Venous pressure was only elevated on the upstream side of the occlusion and was associated with increased rolling, adherent, and migrating leukocytes as well as with increased numbers of apoptotic cells in the parenchyma, which are markers of the inflammatory cascade and tissue injury.14
Elevation of femoral venous hypertension by a femoral arterial-venous fistula for a period of 3 weeks in a rat saphenous vein model has revealed that valve failure occurs as a result of dilation of the venous wall and shortening of valve leaflets eventually leading to incomplete valve closure and subsequent reflux.15 Examination of the valves revealed infiltration with leukocytes including granulocytes, monocytes, and T-lymphocytes. In addition, the expression of the endothelial cell membrane adhesion molecules, Pselectin and ICAM-1, on the endothelial cells of the saphenous vein wall was increased. Activated leukocytes on the venous endothelium migrate into the venous wall and produce toxic metabolites and free oxygen radicals that participate in valve destruction and venous wall weakening. Enzymatic degradation of the valve leaflets and venous wall by metalloproteinases is thought to play a key role in this process through their degradation of elastin and collagen.16 The leukocyte-endothelium interaction resulting from altered shear stress contributes to the inflammation and subsequent remodeling of the venous wall and valves. Incompetent valves allow reflux to occur, reinforcing venous hypertension and perpetuating disease progression (Figure 1).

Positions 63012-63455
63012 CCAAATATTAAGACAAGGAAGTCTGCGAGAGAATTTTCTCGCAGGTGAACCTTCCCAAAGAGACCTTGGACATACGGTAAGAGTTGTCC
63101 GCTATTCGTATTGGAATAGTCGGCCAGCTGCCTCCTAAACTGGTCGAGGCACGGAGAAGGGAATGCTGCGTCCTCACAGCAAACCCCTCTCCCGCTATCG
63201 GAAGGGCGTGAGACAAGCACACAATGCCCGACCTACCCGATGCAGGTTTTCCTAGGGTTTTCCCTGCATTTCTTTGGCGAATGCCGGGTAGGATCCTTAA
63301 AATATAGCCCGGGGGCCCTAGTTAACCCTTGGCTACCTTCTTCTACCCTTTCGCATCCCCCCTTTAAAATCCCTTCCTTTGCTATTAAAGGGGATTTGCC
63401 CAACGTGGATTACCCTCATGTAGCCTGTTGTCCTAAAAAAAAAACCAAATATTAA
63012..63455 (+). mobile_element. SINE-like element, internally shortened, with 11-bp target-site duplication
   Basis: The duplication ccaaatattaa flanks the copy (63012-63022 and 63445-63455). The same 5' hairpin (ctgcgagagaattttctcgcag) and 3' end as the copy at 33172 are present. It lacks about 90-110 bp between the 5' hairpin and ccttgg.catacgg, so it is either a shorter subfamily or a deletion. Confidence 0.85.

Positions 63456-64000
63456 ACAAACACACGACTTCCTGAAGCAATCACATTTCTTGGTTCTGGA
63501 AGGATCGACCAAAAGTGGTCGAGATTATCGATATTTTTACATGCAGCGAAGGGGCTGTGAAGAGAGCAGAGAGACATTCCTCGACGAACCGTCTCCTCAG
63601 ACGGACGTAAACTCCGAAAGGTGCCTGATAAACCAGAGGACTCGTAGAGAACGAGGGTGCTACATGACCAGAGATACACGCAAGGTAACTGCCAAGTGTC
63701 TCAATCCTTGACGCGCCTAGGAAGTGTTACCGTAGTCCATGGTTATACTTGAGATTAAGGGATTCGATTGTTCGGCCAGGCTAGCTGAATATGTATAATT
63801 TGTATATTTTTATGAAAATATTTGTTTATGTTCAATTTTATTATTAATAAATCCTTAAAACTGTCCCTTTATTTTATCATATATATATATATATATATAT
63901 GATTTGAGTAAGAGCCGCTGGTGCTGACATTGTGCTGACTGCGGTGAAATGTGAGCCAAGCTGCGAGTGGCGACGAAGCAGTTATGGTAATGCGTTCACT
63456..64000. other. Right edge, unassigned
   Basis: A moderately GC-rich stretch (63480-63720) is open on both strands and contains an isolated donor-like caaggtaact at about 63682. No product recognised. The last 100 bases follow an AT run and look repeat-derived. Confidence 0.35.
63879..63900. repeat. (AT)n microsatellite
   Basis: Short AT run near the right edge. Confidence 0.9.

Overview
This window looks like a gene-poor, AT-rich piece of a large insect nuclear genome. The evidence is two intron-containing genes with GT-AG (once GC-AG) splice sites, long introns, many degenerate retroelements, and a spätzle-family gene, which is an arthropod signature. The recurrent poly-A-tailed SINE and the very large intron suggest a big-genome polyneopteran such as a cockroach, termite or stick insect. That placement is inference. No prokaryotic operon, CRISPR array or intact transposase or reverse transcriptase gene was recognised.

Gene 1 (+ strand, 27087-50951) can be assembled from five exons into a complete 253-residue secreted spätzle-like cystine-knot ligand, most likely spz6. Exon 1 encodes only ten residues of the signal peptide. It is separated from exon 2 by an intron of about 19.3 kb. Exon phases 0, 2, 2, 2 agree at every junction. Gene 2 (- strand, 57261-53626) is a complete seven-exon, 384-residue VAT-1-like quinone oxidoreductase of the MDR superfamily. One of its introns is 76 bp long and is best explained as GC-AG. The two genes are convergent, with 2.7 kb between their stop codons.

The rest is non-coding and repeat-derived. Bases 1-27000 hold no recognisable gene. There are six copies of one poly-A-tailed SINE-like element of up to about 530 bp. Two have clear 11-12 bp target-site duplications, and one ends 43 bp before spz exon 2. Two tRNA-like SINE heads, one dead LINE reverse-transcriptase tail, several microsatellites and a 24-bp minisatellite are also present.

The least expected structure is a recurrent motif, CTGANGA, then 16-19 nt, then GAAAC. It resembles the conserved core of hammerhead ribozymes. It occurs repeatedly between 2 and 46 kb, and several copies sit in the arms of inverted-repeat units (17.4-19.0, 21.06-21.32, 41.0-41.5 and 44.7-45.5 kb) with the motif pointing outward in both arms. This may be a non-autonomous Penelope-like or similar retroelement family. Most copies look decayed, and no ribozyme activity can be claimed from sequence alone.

Figure 1. The vicious circle of venous hypertension/venous inflammation. Adapted from Bergan et al, 2006.11
Hypotheses on venous pain and the C fiber theory